Once the decision had been made to journey north to see the Apostle Islands Ice Caves, I tried to be strategic in choosing which days to go. I looked at the weather forecast, and the only days with little chance of snow were Wednesday and Thursday (February 12 and 13) so I set my plans and made reservations. The idea was to leave early Wednesday morning to make the nine hour drive and get out on the ice before sunset that afternoon, then also have all day Thursday and as long as I needed Friday to work with as well.
Of course, as we all know you can rarely count on the weather or those predicting it, and the morning that I left found me driving through near white-out conditions shortly after crossing the river at Dubuque. That nine hour drive turned into eleven, and despite my early start the delay would have had me pulling up to the lakeshore on the verge of dusk. Rather than do that, I simply drove on to my motel room in Bayfield and hunkered down for the evening.
The snow continued to fall all night and heavy into the next morning, piling from four to eight inches depending on the report. With it came twenty mile an hour wind, which I knew would make the 18 mile drive from Bayfield to Myers Beach a bit sketchy. The storm was supposed to pass by mid-morning, however, so I watched the radar and tried to wait patiently. Finally around noon there was a clearing, and I stepped over to the motel office to ask about road conditions.
“Headed to the ice caves, are ya?” said the cheerful manager who had just come in from shoveling snow in shorts and tennis shoes, his mustache coated in frosty white.
“Yeah,” I said. “I was just wondering if you’ve heard how the roads are heading over there?”
“Ah, shouldn’t be bad,” he said. “But you know you’ll have plenty of company. Been pretty crazy this year. I heard something like 3,000 visitors on weekdays, 8,500 on the weekends. People have to park on the highway and walk for miles.”
My jaw dropped. I figured there might be some other people out there, but hadn’t even considered the possibility of crowds; especially since I’d come in the middle of the week. I’d actually anticipated more of a solitary experience (which in hindsight was incredibly naïve.) My stomach knotted knowing what this would mean from a photographic standpoint.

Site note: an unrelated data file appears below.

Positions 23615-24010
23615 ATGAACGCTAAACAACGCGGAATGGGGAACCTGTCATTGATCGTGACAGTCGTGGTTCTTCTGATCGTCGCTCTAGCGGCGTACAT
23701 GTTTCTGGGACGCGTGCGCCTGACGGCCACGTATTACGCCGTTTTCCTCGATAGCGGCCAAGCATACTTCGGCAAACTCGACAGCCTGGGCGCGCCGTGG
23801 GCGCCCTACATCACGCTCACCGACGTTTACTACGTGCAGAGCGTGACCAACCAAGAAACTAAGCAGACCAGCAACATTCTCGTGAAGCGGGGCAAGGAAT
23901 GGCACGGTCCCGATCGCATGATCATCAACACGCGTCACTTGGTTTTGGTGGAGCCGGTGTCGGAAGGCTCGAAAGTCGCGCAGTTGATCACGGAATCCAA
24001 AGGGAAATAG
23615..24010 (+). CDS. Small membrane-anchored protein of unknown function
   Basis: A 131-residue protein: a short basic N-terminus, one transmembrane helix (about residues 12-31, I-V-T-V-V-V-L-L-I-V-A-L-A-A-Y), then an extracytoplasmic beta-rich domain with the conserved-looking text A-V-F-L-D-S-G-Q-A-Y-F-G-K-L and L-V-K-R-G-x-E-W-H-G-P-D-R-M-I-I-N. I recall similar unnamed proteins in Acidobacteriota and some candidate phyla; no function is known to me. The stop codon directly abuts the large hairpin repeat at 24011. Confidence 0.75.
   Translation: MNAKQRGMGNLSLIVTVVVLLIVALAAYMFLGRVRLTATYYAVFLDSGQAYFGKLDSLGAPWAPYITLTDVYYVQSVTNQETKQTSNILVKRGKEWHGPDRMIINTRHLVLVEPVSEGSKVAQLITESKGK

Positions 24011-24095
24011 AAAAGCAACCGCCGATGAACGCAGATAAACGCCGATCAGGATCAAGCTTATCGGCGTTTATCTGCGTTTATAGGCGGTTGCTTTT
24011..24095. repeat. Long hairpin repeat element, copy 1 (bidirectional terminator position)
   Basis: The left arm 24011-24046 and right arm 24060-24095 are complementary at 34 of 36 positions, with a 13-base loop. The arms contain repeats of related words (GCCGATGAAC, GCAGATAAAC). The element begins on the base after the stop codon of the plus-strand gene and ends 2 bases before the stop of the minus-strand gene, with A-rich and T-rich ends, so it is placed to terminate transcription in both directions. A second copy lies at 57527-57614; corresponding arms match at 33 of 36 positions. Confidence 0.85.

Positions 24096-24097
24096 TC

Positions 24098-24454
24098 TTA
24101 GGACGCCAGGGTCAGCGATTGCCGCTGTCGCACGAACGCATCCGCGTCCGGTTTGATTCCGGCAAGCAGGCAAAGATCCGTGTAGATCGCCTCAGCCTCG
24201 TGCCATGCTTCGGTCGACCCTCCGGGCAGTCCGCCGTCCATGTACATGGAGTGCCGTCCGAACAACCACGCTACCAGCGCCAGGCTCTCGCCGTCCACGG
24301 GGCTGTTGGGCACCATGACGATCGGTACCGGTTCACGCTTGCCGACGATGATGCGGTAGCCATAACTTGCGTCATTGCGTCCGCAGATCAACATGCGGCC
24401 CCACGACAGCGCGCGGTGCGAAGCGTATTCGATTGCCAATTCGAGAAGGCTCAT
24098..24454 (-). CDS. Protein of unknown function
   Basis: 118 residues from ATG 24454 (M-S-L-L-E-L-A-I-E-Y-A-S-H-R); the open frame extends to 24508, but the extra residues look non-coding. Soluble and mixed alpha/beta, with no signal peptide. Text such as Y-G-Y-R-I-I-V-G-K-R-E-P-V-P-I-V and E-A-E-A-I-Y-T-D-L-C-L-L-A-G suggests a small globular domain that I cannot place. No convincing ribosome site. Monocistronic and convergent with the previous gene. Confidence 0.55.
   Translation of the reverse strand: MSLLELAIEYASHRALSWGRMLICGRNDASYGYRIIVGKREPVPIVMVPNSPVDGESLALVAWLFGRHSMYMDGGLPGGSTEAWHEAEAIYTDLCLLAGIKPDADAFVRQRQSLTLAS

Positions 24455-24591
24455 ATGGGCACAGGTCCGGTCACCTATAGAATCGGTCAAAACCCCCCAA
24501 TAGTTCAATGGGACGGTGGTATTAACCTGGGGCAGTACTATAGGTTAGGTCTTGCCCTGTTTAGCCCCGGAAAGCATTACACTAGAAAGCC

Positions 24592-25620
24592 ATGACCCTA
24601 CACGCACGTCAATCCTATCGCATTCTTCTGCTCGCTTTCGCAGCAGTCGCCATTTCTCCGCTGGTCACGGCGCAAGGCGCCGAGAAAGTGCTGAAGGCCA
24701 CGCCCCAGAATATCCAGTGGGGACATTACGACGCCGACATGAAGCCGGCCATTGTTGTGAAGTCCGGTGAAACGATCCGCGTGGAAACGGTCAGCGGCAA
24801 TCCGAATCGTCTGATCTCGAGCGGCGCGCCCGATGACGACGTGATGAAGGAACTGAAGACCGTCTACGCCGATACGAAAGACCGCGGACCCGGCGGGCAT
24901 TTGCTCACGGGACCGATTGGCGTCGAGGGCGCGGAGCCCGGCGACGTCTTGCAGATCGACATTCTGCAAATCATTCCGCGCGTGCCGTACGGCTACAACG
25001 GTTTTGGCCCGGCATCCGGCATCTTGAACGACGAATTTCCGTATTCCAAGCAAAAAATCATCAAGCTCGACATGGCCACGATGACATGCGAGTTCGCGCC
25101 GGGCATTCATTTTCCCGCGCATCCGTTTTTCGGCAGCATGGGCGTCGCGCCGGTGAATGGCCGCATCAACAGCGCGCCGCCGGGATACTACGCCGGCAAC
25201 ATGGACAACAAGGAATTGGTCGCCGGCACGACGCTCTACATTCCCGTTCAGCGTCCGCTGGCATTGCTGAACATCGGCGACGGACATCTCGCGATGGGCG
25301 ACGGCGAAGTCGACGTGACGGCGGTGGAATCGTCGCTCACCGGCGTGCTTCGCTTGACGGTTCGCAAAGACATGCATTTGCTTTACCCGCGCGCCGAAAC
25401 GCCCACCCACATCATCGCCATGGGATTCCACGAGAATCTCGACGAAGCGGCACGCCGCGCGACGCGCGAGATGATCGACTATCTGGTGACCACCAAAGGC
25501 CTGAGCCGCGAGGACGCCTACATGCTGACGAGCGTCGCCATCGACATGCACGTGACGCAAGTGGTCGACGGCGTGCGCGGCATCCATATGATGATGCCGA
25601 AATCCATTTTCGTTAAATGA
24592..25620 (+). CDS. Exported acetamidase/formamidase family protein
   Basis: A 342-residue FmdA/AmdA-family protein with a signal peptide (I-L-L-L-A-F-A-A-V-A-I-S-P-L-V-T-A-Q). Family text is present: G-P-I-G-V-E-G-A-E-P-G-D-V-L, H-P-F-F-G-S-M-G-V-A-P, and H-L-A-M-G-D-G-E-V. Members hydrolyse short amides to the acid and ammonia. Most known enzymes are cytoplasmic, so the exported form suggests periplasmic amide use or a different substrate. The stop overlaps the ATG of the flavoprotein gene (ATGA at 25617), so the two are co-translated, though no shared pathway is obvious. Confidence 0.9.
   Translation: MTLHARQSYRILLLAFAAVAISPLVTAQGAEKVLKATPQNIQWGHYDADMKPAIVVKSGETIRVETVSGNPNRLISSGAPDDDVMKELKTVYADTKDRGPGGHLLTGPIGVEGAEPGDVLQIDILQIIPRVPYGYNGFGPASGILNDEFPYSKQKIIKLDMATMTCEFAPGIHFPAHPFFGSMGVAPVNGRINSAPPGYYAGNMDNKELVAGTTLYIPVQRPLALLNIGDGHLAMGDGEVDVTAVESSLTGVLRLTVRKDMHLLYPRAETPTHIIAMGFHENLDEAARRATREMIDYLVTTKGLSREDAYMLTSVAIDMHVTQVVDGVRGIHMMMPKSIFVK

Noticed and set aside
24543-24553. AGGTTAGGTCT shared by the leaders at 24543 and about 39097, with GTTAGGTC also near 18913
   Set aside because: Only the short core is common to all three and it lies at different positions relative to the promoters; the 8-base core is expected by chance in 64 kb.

The motel manager went on to tell me about the numerous injuries people have had on the ice, usually (as with most cases in natural settings) by those who had ventured out unprepared. It’s a mile and a half walk from the beach-side parking lot to the start of the ice caves, literally across the frozen Lake Superior surface. Most of the problems were due to people either underestimating the elements or the terrain.
“The rangers, they stand in the parking lot and can almost hand-pick which folks they’ll see coming back on a stretcher,” said the man with a dry chuckle. “As far as the road over there, though, should be fine…”
The highway was a skating rink. Plows seemed to have broken through the drifts at some point earlier in the day, but the pavement was snow packed and slick. The 18 mile drive was stressful and unpleasant, except for one moment when I slowed to watch a bobcat cross the road in front of me. Otherwise, it was pretty much a white-knuckle affair.
When I finally arrived safely near the turnout to Myers Beach, I found cars parked along the shoulder of the highway and took my place at the end of the line. From this point, it ended up being about a mile walk to the beach access; which sucked as it meant less time at the actual caves, but could have been much worse. I shouldered my pack with emergency clothing, food and photo gear and made quick strides toward the lakeshore.
There was a seemingly endless parade of people coming and going along an obvious path leading to the caves. I’m not going to lie, the crowds got to me almost immediately. The first shot I tried to compose had someone’s head dash across the frame just as I went to click the shutter. As did the second, and the third… and so on. If there’s one thing I’ve come to expect of people in these situations, it’s how predictably unpredictable they can be. I’d find a potential shot of icicles hanging from a cliff at the back of a cove and wait for a clearing to shoot, only to have the last person passing stop for a break in the middle of the scene. I’d locate an isolated cave when I thought nobody was around, only to have someone emerge smiling from within.